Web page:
Today a friend died. A work-mate. She was my immediate supervisor for the better part of 10 years. My boss, really, when it comes down to it. But a friend nonetheless. The establishment of our mutual employ shuttered the doors seven years ago, so our contact since then has been limited to occasional texts and Facebook exchanges. Likes and comments. Like so many others with whom I shared the bond of a workplace, real personal exchanges have been replaced by virtual, digital ones.
Facebook is how I learned she had cancer. Cholangiocarcinoma: a rare cancer of the bile duct that hardly anyone has ever heard of. In her thirties. A young mother of a two year old boy. A child she and her husband were finally blessed with after years of attempts to conceive. It. Is. Not. Fair.
She fought it well and hard. But as is all too often the case with rare cancers, she lost. She lost and in her final days, I was not there to tell her all the things that people should be telling loved ones when you know you are losing them. How wonderful they are, how they were a force for good and left a positive imprint on your life, how they will be missed and never forgotten.
But death is always about the living. She didn’t need to know any of this from me. She had plenty of others in her life surrounding her and supporting her. I’m sure she knew these things: how loved she was, how important she was to so many. What I am feeling now is not about her, it’s about me and how I figured there would always be more time to connect again. Connect for real, with a hug, sharing laughs, baring smiles that signal unspoken truths of mutual respect, admiration and compassion. Real connection—not just commenting on her status update or liking an inspirational image macro.
After recently hearing that her health was deteriorating and that she was denied acceptance into a clinical trial, I sent her a quick text two weeks ago. I wanted to make sure that was her current active number and I wanted to send a card and needed to verify her address. I also wanted to see her but was unsure how she would feel about it. These are things I would have known had I simply maintained proper contact. She responded to my text that yes, it was her current cell phone number. So I just put off further contact thinking there would be more time.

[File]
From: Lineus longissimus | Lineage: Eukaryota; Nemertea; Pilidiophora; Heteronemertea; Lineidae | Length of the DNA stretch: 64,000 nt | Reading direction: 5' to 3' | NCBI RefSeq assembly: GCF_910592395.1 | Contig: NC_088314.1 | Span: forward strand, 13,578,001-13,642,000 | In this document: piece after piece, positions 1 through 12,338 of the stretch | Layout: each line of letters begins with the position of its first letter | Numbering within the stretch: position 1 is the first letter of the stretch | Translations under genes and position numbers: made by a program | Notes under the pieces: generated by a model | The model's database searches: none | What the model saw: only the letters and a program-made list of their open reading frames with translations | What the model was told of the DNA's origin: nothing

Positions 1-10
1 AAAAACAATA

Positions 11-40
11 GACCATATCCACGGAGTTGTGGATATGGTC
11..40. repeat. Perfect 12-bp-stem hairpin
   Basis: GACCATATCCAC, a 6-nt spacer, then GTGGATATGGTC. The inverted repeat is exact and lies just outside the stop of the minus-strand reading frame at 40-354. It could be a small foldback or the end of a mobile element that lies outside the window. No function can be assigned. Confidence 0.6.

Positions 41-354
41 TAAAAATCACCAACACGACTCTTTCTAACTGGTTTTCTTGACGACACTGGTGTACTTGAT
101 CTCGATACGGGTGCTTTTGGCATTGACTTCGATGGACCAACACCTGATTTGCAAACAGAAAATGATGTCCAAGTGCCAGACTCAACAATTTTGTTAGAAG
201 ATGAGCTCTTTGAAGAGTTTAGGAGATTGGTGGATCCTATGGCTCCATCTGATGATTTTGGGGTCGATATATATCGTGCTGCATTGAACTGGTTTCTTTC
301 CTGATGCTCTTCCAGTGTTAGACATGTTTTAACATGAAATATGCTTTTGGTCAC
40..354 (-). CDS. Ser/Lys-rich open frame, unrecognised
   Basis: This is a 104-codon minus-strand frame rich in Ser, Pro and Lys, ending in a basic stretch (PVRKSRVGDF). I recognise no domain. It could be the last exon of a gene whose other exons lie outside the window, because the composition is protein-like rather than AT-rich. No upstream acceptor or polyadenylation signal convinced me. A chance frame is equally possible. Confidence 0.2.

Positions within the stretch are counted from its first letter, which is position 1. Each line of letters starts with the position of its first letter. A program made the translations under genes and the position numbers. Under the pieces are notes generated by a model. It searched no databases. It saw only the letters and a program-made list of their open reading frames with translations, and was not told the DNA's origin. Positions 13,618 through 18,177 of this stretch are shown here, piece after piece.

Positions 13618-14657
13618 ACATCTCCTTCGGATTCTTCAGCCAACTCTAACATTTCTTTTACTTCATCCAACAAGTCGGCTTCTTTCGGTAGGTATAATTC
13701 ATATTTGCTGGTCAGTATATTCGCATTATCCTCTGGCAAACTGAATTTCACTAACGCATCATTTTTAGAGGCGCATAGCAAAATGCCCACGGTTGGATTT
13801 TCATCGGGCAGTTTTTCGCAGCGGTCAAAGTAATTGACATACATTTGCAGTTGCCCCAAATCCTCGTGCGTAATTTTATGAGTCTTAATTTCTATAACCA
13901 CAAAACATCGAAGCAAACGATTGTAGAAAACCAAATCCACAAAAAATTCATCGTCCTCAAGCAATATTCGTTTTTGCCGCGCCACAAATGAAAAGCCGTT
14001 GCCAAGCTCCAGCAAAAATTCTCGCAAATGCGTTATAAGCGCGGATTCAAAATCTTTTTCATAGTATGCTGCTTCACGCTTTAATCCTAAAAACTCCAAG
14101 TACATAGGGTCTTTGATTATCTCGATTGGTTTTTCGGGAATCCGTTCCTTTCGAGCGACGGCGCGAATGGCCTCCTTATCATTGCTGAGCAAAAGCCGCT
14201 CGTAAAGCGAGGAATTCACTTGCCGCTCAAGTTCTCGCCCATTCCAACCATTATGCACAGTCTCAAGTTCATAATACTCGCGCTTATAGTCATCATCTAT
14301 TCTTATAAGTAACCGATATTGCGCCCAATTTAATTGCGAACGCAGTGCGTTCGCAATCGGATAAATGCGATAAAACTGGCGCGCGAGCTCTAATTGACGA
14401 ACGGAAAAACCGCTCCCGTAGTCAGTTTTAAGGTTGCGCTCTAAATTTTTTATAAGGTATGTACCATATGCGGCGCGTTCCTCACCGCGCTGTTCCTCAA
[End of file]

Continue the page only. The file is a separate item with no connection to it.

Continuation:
There was not more time. Earlier this week I was contacted by mutual friends who told me they were going to see her in hospice. Now I know exactly what hospice means, but I was still not prepared. I thought, she just texted me ten days ago, how bad can this be? I knew immediately when I saw her that I was definitely there to say goodbye. We kept it brief out of respect to her family and close friends. I left the hospital absolutely stunned and madder than all hell at myself for not just calling her on the phone just a little bit earlier.
We maintain an illusion that we are “in touch” with people we love because we see their posts on social media. The internet is a great way to keep tabs on the lives of our family and friends but it is no substitute for an actual one-on-one conversation no matter the medium we use. We all seem too busy to meet up for a face to face chat and that’s okay. So just call. Write. Even e-mail.
When people are sick, we feel like we don’t want to bother them. We assume they don’t want visitors or they are too exhausted to speak on the phone or any number of things. This is not our assumption to make. Let them make that decision. Reach out. Always reach out. If they decline a visit or a phone call, simply respect that decision and don’t take it personally. Send a card or a letter, something they can read when it suits them and they don’t necessarily feel compelled to answer.
But do reach out.
Do reach out.